Tokyo stocks rose moderately in thin trading Wednesday, with investors coming to buy the dip amid a dearth of fresh market-moving news.
The 225-issue Nikkei average gained 59.53 points, or 0.26 percent, to end at 23,110.61, in a turnaround from a 45.67-point drop Tuesday.
The Topix index of all first-section issues on the Tokyo Stock Exchange closed up 2.88 points, or 0.18 percent, at 1,613.73, after rising 1.03 points the previous day.
The market got off to a weak start in the wake of the U.S. Dow Jones industrial average’s downturn and the yen’s rise against the dollar, but it turned buoyant later in the morning as investor appetite for stocks seen trading at a discount increased and the yen stopped strengthening, brokers said.
In the afternoon, both the Nikkei and Topix indexes hovered moderately above their previous day’s closing levels with few fresh trading incentives in sight.
Domestic demand-led issues were bought back, but there were no powerful trade-stimulating events, a major brokerage house official said.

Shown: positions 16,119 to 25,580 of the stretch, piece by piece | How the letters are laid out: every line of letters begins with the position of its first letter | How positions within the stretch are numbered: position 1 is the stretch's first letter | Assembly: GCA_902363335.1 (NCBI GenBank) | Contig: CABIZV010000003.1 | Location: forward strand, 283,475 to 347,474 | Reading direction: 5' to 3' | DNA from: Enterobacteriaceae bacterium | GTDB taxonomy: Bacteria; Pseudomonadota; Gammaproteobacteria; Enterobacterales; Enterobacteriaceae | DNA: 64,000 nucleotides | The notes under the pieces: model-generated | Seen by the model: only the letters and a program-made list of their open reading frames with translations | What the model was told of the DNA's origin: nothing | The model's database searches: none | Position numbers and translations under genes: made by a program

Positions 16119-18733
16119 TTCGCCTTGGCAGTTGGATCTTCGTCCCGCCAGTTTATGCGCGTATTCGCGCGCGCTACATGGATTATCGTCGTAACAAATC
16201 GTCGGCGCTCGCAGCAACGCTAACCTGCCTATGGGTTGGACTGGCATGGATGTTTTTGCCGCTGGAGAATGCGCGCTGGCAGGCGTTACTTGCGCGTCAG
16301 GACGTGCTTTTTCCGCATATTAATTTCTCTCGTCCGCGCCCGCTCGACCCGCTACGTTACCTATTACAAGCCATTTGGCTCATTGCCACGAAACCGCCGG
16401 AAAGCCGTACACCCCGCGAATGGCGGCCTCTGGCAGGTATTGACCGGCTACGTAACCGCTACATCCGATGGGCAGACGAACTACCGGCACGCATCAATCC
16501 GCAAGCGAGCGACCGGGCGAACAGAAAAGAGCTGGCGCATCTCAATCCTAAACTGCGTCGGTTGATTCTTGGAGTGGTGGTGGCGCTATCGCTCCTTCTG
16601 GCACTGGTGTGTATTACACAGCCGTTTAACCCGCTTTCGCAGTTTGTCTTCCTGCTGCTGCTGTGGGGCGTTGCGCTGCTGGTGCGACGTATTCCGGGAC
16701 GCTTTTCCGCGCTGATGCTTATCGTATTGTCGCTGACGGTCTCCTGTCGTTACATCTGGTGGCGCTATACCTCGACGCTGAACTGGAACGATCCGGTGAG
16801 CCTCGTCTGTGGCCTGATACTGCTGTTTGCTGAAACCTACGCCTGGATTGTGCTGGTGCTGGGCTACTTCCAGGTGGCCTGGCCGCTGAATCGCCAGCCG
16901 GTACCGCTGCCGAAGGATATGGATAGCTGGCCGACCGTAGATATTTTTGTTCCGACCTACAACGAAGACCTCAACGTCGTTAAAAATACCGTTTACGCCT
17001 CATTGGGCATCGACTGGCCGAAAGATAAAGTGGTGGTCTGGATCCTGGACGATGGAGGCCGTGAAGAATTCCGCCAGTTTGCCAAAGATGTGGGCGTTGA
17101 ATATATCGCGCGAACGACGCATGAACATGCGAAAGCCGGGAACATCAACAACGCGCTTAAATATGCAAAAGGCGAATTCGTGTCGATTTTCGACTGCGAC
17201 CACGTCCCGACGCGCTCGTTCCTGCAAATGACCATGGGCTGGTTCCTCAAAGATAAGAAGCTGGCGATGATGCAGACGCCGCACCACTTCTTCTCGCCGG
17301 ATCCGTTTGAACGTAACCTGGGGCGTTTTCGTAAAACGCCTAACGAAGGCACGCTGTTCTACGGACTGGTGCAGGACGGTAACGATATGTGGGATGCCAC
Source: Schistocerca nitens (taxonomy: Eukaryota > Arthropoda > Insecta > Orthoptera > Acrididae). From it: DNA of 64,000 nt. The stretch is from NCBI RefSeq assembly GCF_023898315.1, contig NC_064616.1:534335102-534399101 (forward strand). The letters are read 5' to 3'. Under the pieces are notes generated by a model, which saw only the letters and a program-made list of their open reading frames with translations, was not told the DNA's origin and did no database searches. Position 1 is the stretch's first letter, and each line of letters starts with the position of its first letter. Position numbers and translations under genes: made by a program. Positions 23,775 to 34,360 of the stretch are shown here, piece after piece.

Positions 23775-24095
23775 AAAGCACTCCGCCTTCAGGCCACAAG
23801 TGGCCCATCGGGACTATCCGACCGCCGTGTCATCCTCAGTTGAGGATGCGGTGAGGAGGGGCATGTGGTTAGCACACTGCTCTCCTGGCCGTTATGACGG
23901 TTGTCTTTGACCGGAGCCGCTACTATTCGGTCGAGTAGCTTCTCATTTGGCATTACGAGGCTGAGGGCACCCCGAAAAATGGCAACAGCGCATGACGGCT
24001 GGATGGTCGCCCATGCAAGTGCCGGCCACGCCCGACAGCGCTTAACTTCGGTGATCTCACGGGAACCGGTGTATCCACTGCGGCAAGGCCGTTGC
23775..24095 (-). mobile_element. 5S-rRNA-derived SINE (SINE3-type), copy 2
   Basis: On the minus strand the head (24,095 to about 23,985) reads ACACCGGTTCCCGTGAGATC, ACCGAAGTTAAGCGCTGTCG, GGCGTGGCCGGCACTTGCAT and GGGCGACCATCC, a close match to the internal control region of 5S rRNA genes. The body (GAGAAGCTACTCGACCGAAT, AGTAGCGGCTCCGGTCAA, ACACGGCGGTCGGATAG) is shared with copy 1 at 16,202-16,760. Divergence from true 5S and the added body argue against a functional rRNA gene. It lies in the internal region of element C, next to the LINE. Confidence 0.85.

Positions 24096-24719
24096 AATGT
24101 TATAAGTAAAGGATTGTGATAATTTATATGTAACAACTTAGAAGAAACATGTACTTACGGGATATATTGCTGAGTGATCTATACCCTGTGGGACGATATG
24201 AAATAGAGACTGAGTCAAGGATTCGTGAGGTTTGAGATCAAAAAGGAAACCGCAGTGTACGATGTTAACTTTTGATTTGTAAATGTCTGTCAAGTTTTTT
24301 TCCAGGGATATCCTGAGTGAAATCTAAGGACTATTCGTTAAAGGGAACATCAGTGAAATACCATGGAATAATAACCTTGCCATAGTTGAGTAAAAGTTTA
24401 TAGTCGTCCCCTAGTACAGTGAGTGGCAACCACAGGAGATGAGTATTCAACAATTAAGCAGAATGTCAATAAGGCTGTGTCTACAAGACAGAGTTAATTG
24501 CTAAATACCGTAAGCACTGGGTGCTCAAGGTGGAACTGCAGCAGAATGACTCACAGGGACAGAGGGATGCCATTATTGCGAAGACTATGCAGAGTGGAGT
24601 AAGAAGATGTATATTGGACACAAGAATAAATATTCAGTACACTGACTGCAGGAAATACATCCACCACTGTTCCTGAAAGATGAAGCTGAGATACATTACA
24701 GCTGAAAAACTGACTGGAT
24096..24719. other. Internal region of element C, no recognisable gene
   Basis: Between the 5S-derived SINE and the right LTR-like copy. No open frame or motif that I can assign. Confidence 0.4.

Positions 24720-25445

Maki Sawada, vice president of Nomura Securities Co.’s Investment Research & Investor Services Department, pointed out that Japan’s “weaker-than-expected core machinery orders in June weighed on the market.”
The Cabinet Office said before the opening bell that seasonally adjusted private-sector machinery orders, excluding orders for ships and from power suppliers, dropped 7.6 percent from the previous month.
With foreign investors still taking summer holidays, trading lacked core players and was thus uneventful, an official at a bank-affiliated securities firm noted.
On the first section, rising issues slightly outnumbered falling ones 1,115 to 954, with 104 issues unchanged. Volume shrank to 915 million shares from Tuesday’s 974 million shares.
Railway group Seibu Holdings drew buying for its deal to build a Harry Potter park after closing down its Toshimaen amusement park in Tokyo’s Toshima Ward on Aug. 31.
Realtor Mitsui Fudosan and system integration service provider NTT Data were also among major gainers.
Meanwhile, chipmaking gear-maker Tokyo Electron and other stocks in the semiconductor sector were hurt by the SOX Philadelphia semiconductor index’s drop.
Automaker Suzuki and technology firm Fujifilm Holdings went down as well.
In index futures trading on the Osaka Exchange, the key September contract on the Nikkei average rose 70 points to end at 23,130.